2-25. Based on its validation of BBPCT requirements, the unit requests supplies to support movement operations (BBPCT, dunnage, and pallet covers). It prioritizes personnel fill requirements (mission essential positions) and submits them to the installation and higher headquarters.

2-26. The installation and supporting units (sometimes known as "push units"), if designated, have specific responsibilities to support the deploying unit. These responsibilities are normally documented in higher headquarters and installation SOPs or deployment regulations. Upon initial movement notification, the installation reviews and prepares to implement its deployment support requirements. Specific installation activities may include outload support (e.g., providing MHE, spotting and picking-up of containers and 463L pallets, etc), operation of a departure airfield control group (DACG), and formation of a port support activity (PSA).

2-27. Supporting units include non-deploying combat, combat support, and combat service support units from the installation, other supporting installations, area support groups, and provisional task organizations. These units assist the deploying unit in packing, uploading equipment, loading and documenting containers, training, and moving personnel and equipment as required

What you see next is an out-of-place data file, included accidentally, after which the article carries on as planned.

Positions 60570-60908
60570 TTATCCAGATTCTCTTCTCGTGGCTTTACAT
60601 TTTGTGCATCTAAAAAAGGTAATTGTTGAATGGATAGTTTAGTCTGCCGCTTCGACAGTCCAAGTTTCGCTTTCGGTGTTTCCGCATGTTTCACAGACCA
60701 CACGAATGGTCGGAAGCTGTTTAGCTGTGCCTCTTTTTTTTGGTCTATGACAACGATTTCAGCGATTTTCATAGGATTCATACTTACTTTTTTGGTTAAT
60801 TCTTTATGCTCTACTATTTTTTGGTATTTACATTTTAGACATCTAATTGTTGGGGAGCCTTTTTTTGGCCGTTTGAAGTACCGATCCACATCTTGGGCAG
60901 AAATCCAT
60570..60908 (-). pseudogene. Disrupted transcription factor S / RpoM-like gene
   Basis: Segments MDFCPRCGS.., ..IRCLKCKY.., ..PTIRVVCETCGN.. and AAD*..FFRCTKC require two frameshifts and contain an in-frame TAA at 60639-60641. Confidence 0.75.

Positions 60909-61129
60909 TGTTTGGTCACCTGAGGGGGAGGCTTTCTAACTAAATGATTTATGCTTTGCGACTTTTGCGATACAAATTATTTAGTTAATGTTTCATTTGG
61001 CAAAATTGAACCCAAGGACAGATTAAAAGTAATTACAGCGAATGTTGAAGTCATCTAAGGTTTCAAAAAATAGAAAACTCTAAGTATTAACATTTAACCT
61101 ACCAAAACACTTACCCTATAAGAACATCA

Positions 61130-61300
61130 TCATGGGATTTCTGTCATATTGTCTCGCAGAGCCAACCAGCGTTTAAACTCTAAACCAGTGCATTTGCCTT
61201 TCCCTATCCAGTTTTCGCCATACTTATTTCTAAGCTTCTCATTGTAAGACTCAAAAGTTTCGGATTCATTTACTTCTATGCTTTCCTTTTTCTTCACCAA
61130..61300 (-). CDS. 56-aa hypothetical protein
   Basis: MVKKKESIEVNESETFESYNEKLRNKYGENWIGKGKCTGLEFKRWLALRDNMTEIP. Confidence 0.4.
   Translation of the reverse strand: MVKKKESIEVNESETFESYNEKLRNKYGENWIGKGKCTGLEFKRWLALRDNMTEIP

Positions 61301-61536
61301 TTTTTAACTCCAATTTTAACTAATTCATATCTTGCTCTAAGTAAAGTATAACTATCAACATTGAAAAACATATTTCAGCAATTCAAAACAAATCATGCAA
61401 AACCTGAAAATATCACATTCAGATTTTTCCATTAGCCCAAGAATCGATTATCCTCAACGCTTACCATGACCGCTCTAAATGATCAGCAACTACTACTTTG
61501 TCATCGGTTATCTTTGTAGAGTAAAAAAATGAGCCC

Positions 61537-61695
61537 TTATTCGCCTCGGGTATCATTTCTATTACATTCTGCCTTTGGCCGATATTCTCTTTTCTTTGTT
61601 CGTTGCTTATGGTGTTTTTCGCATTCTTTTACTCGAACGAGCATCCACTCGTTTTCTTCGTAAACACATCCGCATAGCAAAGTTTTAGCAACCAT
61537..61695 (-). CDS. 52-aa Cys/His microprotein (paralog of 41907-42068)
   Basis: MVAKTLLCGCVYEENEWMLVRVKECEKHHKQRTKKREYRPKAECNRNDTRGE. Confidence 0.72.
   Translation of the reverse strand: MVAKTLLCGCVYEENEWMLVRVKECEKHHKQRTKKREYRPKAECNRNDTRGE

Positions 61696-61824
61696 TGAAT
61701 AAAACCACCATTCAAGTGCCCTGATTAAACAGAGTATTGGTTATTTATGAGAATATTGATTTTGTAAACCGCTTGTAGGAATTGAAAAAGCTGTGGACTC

2-28. Receipt of the movement order causes the unit to refine its movement plan based on information provided in the alert order and verifies or updates the following:

  • Maintenance lead times and maintenance priorities for deploying equipment.
  • Requisition and personnel fill times.
  • Train-up completion time (if required) for unit movement personnel.
  • Container availability (pack, load, certify, and transport to POE) time.

2-29. If the deploying unit is drawing APS, the unit deploys or prepares to deploy the APS advance party and unit representatives to the survey, liaison, reconnaissance party, and the off-load preparation party. These soldiers coordinate with the gaining command and act as liaison in preparing for reception and staging. (See Chapter 5.)

2-30. During warning order activities, the deploying unit continues cross-leveling equipment and submits requisitions for needed supplies that were not identified earlier. As in the initial notification, supply levels may be directed in the alert order or by the deploying unit's higher headquarters. Requisitions may be filled at point of origin and incorporated into the UDL, received at the POE and added to the UDL, or shipped separately to arrive at the POD.